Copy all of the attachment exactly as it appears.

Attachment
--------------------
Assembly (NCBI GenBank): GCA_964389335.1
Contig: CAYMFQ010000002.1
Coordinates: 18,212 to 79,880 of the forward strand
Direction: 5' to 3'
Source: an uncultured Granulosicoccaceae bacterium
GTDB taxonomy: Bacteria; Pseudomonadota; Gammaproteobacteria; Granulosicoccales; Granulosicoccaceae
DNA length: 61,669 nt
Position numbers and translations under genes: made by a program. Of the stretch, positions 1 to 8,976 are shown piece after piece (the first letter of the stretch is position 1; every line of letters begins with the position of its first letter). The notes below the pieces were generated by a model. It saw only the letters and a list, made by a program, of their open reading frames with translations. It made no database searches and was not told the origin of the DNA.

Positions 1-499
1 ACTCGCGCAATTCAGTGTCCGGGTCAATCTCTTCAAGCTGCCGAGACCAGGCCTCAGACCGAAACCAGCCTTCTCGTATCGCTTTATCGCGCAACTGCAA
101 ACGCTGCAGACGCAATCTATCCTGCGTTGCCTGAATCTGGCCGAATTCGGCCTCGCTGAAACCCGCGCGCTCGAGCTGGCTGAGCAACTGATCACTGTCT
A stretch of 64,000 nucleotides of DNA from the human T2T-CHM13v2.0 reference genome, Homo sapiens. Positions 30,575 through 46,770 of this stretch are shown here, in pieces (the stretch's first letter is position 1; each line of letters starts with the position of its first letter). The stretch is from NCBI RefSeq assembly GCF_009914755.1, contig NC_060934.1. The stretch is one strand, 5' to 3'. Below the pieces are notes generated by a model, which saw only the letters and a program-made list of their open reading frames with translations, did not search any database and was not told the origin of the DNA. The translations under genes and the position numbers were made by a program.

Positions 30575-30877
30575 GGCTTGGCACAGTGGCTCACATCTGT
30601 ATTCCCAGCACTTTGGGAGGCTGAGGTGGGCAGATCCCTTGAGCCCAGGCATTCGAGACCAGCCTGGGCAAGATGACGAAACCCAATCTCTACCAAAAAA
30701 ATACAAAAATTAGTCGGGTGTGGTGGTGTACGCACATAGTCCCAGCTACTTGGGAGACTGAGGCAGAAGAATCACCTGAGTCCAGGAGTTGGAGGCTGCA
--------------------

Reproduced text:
Assembly (NCBI GenBank): GCA_964389335.1
Contig: CAYMFQ010000002.1
Coordinates: 18,212 to 79,880 of the forward strand
Direction: 5' to 3'
Source: an uncultured Granulosicoccaceae bacterium
GTDB taxonomy: Bacteria; Pseudomonadota; Gammaproteobacteria; Granulosicoccales; Granulosicoccaceae
DNA length: 61,669 nt
Position numbers and translations under genes: made by a program. Of the stretch, positions 1 to 8,976 are shown piece after piece (the first letter of the stretch is position 1; every line of letters begins with the position of its first letter). The notes below the pieces were generated by a model. It saw only the letters and a list, made by a program, of their open reading frames with translations. It made no database searches and was not told the origin of the DNA.

Positions 1-499
1 ACTCGCGCAATTCAGTGTCCGGGTCAATCTCTTCAAGCTGCCGAGACCAGGCCTCAGACCGAAACCAGCCTTCTCGTATCGCTTTATCGCGCAACTGCAA
101 ACGCTGCAGACGCAATCTATCCTGCGTTGCCTGAATCTGGCCGAATTCGGCCTCGCTGAAACCCGCGCGCTCGAGCTGGCTGAGCAACTGATCACTGTCT
A stretch of 64,000 nucleotides of DNA from the human T2T-CHM13v2.0 reference genome, Homo sapiens. Positions 30,575 through 46,770 of this stretch are shown here, in pieces (the stretch's first letter is position 1; each line of letters starts with the position of its first letter). The stretch is from NCBI RefSeq assembly GCF_009914755.1, contig NC_060934.1. The stretch is one strand, 5' to 3'. Below the pieces are notes generated by a model, which saw only the letters and a program-made list of their open reading frames with translations, did not search any database and was not told the origin of the DNA. The translations under genes and the position numbers were made by a program.

Positions 30575-30877
30575 GGCTTGGCACAGTGGCTCACATCTGT
30601 ATTCCCAGCACTTTGGGAGGCTGAGGTGGGCAGATCCCTTGAGCCCAGGCATTCGAGACCAGCCTGGGCAAGATGACGAAACCCAATCTCTACCAAAAAA
30701 ATACAAAAATTAGTCGGGTGTGGTGGTGTACGCACATAGTCCCAGCTACTTGGGAGACTGAGGCAGAAGAATCACCTGAGTCCAGGAGTTGGAGGCTGCA